Two British men, apparently enamored of Norwegian terrorist Anders Behring Breivik, have admitted painting racist slogans on mosques. Before their arrest in January, an area of Torquay in Devon, England, was sealed off by armed police who feared they might be dealing with a terrorist cell.
In court last week the two young men, aged 18 and 20, pleaded guilty to conspiracy to cause criminal damage, as well as to sending articles containing threats intended to cause distress, reports the Western Morning News. The two men had painted racist slogans in red paint on Torquay’s Islamic Centre, including messages such as “Die Ragheads”, “Pakis go home” and “BNP for life – KT” – the latter a reference to the British National Party as well as to the supposed terrorist organization that the Norwegian mass murderer and terrorist Anders Behring Breivik claimed to belong to, which he called the Knights Templar. The men also sent threatening notes to mosques elsewhere in Britain, telling them: “Leave town or there will be hell to pay.”
On the laptop computer of one of the young men, investigators found an al-Qaeda training manual as well as Breivik’s so-called manifesto, “2083, a European Declaration of Independence”. While both are easily available on the Internet, possessing information likely to be useful to a terrorist is in itself an offence under the strict British Terrorism Act, a controversial point previously criticized by academics after a master student was detained for six days after having downloaded al-Qaeda-related material in connection with his research into terrorist tactics.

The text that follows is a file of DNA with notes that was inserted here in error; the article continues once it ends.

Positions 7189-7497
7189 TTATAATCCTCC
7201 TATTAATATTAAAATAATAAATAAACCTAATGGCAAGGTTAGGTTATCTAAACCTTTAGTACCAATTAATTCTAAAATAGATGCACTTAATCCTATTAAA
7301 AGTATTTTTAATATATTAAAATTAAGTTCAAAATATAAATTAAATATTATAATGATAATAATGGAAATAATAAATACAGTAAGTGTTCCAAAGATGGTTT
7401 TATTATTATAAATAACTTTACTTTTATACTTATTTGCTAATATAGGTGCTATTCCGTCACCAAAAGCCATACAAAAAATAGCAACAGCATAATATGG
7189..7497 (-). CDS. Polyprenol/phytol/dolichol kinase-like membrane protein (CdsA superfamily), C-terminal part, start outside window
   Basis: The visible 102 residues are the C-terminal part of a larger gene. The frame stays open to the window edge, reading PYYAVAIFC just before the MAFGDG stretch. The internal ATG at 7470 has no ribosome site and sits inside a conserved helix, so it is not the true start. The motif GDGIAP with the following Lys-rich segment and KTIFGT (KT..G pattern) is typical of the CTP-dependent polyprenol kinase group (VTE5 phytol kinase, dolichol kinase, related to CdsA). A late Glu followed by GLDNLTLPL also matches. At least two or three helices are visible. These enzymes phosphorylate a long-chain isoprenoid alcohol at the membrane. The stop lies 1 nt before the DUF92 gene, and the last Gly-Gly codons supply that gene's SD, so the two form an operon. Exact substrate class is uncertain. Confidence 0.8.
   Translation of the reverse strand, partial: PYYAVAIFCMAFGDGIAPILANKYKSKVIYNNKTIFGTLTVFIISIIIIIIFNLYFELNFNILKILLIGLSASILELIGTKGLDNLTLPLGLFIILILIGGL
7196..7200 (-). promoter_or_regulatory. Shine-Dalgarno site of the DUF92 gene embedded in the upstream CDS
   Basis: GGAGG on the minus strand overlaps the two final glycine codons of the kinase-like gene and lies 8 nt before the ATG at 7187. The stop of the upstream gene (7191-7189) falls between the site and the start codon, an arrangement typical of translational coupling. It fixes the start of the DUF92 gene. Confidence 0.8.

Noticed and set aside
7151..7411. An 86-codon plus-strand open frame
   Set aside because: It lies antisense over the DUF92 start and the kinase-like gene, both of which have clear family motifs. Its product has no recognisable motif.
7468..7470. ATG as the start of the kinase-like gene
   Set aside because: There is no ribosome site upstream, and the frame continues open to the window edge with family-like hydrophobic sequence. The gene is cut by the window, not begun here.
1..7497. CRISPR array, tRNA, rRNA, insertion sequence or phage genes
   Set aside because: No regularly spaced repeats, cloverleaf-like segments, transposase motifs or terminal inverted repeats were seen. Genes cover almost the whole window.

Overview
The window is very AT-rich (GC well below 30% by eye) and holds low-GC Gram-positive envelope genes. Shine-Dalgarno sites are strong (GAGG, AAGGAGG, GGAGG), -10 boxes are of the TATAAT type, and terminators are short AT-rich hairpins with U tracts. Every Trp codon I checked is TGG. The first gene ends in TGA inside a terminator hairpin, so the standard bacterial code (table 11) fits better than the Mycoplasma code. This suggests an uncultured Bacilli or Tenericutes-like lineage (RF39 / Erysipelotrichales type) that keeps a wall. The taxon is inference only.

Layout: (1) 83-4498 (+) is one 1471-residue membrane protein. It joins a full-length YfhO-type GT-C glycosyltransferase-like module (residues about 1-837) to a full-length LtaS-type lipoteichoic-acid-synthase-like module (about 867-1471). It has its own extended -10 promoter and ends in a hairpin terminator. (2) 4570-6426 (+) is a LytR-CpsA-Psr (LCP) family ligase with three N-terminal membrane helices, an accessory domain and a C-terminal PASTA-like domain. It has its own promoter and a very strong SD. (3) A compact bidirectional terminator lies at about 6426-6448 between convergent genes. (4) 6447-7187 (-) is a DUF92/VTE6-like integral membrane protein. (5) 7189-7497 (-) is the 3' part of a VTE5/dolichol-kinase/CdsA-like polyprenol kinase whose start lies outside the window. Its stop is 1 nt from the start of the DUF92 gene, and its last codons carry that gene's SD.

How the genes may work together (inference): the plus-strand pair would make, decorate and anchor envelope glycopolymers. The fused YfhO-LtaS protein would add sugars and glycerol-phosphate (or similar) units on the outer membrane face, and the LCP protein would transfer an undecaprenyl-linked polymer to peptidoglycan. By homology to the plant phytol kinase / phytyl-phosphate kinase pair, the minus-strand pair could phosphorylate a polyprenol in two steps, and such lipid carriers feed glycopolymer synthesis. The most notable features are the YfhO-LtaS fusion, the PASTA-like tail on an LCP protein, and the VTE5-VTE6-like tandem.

Judge Francis Gilbert released the men on bail at Exeter Crown Court, but warned them that they may face jail time when they return for sentencing next month. “These are serious offences for which they must expect immediate custody,”Gilbert said.
The pair drew inspiration from Breivik, and had performed an initiation ceremony during which they branded each other on the arm with a cross. However, Devon and Cornwall police Detective Inspector Costa Nassaris has underscored the importance of maintaining “perspective” and sought to reassure the community that there was “not an immediate risk of serious harm to the general public”. She noted that the two men referred to themselves as Knights Templar and demonstrated an extreme right-wing ideology with a particular hatred of Islam, but that they – in reality – were not part of a wider, more organized group.